Douentza’s Islamist occupiers have fled, but the central Malian town is still effectively under siege, its residents cut off from the outside world by tanks, land mines and poverty.
Douentza was the southernmost town held by the insurgents for much of the 10 months they controlled northern Mali, until they inched a step closer to the capital by seizing nearby Konna on January 10 - provoking a lightning French intervention that has now pushed them back to the remote northeast.
But life in Douentza, recaptured by French and Malian troops on January 21, has still not returned to normal.
The Malian army’s rusty Soviet-designed T55 tanks and camouflage pick-ups are lined up at the edge of town, their guns pointed toward the surrounding bush, where according to a Malian officer Islamist fighters are still present.
Roads in and out of the town are littered with land mines, the officer says.
Two Malian soldiers were killed last week when their vehicle drove over a mine between Douentza and Hombori, 150 kilometers to the northeast, and improvised explosive devices have been found on the same road, according to military sources.
“We’re living under embargo. We can't move,” says Ousmane Koita, owner of the La Falaise hotel, which has been closed for 10 months.
The armed extremists set up camp in the high school, the teachers’ academy and the N’Douldi Hotel, all of which were ripped open by missile strikes and are scattered with ammunition that has exploded in the stifling heat.
Douentza used to be a tourist town, a jumping-off point for Westerners trekking atop the sheer cliffs of the Bandiagara Escarpment and visiting the remote villages scattered around them.
The area is home to the Dogon, one of the most insular peoples on Earth, famous for their elaborate mask dances, their animist religious traditions and their intricately carved wooden doors.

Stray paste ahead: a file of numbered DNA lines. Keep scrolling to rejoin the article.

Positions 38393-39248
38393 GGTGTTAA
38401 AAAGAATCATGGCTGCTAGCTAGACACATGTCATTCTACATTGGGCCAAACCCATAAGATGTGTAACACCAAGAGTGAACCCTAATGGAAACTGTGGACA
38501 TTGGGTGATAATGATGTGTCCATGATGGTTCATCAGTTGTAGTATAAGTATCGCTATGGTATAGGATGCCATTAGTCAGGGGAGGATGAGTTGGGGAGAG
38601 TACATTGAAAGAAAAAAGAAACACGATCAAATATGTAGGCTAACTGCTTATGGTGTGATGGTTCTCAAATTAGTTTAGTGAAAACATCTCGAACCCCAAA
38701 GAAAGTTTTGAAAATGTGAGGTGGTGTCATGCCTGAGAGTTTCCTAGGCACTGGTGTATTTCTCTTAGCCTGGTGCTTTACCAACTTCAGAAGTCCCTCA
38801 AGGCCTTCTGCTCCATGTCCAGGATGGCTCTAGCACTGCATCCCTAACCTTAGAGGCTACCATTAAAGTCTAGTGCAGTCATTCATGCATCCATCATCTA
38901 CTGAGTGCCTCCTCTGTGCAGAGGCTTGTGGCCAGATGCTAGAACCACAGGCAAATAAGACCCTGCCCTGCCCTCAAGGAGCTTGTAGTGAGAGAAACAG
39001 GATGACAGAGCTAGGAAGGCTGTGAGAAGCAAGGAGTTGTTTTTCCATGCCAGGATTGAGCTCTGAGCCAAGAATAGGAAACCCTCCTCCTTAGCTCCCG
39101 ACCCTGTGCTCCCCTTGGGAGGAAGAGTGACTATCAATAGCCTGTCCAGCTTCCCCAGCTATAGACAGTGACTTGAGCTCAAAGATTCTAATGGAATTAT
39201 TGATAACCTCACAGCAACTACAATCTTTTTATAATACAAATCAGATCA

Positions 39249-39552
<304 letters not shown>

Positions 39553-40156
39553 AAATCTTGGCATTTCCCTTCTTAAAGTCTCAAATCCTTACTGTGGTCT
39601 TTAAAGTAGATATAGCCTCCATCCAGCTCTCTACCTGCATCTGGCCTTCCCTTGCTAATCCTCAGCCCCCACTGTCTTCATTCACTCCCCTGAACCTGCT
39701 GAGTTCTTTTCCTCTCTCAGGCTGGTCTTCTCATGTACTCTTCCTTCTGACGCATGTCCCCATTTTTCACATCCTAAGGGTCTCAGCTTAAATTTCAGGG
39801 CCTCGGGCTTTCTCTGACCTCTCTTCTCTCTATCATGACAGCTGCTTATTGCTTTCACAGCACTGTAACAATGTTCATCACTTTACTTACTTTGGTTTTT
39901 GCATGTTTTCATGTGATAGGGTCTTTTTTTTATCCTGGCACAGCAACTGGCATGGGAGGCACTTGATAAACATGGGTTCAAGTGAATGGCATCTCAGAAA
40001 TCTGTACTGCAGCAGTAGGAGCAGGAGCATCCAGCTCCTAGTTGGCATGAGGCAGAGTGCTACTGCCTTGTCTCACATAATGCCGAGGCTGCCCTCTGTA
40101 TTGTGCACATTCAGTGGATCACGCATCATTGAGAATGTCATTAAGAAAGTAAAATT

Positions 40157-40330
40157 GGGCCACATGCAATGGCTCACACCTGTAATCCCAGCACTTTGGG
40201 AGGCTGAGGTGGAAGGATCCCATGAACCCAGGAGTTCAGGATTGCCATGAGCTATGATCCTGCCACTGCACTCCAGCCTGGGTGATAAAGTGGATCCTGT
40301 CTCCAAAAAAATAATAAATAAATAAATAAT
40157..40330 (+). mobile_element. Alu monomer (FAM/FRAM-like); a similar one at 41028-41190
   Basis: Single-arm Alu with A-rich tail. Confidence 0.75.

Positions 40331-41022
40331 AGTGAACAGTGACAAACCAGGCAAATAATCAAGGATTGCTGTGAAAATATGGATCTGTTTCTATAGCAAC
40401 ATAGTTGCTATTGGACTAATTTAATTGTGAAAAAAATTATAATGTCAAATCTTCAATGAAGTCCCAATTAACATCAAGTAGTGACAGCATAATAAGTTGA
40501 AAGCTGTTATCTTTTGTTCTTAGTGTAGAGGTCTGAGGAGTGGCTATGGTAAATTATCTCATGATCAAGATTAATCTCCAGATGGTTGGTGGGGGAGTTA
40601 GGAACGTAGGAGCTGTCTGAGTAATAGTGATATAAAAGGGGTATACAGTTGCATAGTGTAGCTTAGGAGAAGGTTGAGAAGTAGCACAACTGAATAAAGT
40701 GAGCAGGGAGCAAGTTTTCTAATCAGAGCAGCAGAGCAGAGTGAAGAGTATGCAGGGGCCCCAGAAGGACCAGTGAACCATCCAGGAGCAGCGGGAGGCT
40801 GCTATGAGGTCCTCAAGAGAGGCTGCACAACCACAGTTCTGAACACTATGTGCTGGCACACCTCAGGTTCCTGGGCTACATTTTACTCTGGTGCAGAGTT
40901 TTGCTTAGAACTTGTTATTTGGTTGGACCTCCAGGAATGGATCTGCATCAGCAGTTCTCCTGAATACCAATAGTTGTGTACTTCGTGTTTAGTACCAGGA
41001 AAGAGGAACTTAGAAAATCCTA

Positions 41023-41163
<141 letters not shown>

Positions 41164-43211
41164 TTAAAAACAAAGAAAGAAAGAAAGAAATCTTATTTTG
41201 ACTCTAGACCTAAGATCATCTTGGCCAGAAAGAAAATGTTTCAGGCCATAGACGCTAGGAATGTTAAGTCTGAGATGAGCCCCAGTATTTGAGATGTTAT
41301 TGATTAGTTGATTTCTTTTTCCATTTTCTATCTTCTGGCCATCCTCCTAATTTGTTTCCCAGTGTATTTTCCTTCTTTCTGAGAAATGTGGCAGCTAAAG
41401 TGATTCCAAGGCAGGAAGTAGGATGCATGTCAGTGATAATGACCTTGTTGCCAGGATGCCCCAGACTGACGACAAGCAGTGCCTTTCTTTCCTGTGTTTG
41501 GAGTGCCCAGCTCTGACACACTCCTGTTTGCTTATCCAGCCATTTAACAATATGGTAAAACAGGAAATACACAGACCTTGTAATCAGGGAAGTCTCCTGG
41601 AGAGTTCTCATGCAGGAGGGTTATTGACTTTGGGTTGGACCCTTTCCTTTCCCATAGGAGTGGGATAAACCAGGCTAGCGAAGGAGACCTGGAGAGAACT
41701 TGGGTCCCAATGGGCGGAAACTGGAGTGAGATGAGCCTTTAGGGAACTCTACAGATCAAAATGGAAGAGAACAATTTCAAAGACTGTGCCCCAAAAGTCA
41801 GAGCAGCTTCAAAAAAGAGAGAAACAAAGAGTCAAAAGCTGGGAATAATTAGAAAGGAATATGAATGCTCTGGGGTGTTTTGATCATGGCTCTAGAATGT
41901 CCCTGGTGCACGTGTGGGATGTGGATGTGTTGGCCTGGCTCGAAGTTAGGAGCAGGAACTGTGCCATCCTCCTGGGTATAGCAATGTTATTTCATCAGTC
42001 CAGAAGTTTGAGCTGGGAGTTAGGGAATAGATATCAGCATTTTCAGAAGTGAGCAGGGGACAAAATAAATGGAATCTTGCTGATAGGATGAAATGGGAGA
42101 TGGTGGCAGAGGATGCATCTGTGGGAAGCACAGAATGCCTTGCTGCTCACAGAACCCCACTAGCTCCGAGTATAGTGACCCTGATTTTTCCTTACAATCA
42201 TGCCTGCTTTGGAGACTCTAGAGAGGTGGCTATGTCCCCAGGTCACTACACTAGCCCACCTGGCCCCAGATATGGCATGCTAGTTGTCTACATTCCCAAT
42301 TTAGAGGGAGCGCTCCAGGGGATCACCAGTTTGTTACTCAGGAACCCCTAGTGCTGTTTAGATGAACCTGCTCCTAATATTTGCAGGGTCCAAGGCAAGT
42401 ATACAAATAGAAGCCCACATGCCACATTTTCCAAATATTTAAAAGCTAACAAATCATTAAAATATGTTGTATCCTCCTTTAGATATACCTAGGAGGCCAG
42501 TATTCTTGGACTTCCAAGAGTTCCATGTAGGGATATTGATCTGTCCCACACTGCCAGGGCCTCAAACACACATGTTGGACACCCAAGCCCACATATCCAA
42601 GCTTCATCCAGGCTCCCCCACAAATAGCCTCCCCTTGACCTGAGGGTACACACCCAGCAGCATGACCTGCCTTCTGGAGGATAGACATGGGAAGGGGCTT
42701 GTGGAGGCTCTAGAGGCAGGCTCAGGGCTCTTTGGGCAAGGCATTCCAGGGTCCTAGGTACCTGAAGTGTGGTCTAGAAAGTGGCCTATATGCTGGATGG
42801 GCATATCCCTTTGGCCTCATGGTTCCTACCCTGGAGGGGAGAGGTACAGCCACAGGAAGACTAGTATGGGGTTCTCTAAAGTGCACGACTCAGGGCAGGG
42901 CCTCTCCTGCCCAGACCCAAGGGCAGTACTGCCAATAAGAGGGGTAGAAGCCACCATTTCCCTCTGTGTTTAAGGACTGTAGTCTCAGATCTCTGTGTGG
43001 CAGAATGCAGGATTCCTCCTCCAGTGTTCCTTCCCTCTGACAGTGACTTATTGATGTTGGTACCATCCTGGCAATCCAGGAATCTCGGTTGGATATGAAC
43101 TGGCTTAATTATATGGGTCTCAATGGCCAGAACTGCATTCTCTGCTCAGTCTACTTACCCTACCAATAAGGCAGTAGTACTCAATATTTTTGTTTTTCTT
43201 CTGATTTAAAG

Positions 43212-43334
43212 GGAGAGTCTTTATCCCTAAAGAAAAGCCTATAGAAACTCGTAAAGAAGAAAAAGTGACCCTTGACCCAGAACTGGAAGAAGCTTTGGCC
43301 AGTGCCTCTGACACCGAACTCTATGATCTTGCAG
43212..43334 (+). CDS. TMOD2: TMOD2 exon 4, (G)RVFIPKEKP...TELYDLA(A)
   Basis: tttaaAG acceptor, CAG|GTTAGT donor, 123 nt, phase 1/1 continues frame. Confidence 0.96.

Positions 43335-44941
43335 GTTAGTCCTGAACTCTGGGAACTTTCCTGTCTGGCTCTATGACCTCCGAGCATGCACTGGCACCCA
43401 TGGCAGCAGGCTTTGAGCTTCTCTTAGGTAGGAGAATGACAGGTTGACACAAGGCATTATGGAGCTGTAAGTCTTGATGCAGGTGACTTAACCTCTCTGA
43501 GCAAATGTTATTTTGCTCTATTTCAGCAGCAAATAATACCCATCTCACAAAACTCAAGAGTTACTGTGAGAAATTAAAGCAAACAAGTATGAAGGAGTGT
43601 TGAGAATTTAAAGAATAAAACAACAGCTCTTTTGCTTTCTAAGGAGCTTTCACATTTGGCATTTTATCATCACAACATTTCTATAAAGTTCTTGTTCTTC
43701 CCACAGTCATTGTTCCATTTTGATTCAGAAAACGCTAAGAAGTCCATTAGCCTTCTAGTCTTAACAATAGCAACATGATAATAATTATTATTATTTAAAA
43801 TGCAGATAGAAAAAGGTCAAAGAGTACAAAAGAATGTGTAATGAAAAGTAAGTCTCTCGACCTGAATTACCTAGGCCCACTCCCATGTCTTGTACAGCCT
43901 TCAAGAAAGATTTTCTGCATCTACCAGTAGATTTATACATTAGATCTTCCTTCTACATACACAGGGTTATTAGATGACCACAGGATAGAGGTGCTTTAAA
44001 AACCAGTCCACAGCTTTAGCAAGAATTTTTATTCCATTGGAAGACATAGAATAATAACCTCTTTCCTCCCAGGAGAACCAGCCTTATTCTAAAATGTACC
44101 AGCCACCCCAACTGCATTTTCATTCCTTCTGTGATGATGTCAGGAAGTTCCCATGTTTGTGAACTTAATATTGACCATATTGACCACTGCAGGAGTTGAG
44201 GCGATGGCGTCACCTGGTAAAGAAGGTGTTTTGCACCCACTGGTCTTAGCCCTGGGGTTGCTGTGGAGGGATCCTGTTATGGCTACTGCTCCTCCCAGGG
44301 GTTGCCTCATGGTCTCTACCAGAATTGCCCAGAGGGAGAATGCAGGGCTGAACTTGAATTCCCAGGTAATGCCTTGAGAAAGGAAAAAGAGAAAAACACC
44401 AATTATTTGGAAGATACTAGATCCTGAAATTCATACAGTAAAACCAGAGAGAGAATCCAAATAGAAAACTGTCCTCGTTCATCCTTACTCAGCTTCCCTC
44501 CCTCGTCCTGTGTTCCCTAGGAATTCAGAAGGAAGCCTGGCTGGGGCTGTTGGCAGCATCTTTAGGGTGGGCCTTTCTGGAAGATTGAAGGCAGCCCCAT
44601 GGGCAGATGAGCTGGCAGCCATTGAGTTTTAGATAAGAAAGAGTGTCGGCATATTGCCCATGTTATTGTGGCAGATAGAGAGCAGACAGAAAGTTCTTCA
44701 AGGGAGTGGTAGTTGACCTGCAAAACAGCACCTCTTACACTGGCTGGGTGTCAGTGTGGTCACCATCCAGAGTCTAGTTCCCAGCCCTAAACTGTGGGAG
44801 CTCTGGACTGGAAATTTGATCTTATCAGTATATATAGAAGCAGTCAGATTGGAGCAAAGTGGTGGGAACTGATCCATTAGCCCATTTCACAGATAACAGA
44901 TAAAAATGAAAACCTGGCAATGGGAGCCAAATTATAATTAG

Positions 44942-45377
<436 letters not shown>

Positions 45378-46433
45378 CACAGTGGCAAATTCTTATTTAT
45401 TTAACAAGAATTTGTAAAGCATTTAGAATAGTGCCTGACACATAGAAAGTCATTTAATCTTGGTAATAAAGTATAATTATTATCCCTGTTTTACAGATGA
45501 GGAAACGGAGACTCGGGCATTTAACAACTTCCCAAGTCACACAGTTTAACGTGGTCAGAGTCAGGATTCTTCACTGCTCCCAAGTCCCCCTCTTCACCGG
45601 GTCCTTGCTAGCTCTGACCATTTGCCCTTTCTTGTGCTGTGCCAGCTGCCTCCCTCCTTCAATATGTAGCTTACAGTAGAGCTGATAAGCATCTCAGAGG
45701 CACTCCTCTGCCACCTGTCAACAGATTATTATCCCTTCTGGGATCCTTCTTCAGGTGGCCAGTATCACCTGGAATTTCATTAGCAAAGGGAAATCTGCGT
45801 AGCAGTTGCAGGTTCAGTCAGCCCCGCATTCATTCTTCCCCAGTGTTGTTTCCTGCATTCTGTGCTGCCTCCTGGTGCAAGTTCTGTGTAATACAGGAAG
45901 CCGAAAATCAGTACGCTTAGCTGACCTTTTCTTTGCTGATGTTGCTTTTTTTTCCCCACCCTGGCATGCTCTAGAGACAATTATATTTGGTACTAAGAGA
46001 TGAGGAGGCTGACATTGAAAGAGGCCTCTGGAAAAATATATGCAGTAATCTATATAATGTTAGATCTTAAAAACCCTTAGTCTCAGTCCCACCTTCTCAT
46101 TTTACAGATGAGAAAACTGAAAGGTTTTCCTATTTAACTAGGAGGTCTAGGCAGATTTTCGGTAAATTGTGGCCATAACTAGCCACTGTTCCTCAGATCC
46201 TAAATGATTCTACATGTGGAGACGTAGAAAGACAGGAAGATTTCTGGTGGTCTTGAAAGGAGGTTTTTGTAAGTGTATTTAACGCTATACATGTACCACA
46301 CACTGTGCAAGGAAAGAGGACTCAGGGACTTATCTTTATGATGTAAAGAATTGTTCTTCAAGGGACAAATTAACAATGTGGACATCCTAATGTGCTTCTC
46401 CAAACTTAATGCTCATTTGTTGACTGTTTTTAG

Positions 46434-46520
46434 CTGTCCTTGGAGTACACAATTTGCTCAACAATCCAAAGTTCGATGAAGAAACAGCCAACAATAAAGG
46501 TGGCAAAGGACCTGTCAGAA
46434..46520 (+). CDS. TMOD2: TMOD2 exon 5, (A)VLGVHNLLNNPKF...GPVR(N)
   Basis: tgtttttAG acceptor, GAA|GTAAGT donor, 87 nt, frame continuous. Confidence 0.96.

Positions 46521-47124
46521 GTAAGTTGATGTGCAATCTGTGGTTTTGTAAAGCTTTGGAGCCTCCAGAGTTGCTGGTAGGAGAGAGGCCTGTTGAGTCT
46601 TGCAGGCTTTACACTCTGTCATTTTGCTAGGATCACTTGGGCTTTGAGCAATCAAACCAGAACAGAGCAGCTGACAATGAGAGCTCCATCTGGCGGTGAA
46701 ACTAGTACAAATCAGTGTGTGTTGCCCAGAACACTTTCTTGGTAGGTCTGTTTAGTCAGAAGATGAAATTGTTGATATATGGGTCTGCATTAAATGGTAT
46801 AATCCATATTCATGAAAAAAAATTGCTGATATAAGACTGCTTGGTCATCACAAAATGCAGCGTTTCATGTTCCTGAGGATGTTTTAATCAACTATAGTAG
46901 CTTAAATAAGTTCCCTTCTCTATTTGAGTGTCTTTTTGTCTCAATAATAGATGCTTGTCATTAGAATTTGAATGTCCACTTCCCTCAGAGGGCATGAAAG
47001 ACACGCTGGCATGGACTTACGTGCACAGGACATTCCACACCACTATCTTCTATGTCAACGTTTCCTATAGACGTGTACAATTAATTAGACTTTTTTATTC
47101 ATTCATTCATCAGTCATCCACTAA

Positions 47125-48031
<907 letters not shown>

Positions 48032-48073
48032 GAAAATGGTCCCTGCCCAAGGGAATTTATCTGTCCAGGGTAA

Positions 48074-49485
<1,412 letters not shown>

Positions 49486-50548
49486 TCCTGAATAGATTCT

“There’s enough to eat for now, but commerce has been almost completely paralyzed. You can leave the town but not come back,” says Koita.
At the market, where fruits and vegetables are rare, men sit idly in the sandy square, with no jobs to go to and no way to earn money.
Beneath a stand made of four tree trunks with a straw roof, Amadou Traore sells the few potatoes available, which have gone up more than 50 percent in price since the start of the crisis, to 700 CFA francs per kilogram.
“We can’t get potatoes because the road is cut off. For almost a month now we haven’t made any money,” he says.
Next door, at a shipping container transformed into a petrol station, Ousmane Omgoiba says he was on the verge of running out of fuel until the Malian army brought a new tank several days ago.
“The shipment saved us a little,” he said, as a dump truck passed by, the words “every soul will know death” written on its side in white.
The town had more than 25,000 people before the conflict erupted in the wake of a military coup on March 22, which opened a power vacuum that enabled the Islamist militants to seize Mali’s vast desert north.
But some 10,000 people have fled since the Movement for Oneness and Jihad in West Africa (MUJAO) seized the town - part of some 377,000 Malians who have fled their homes, according to the United Nations.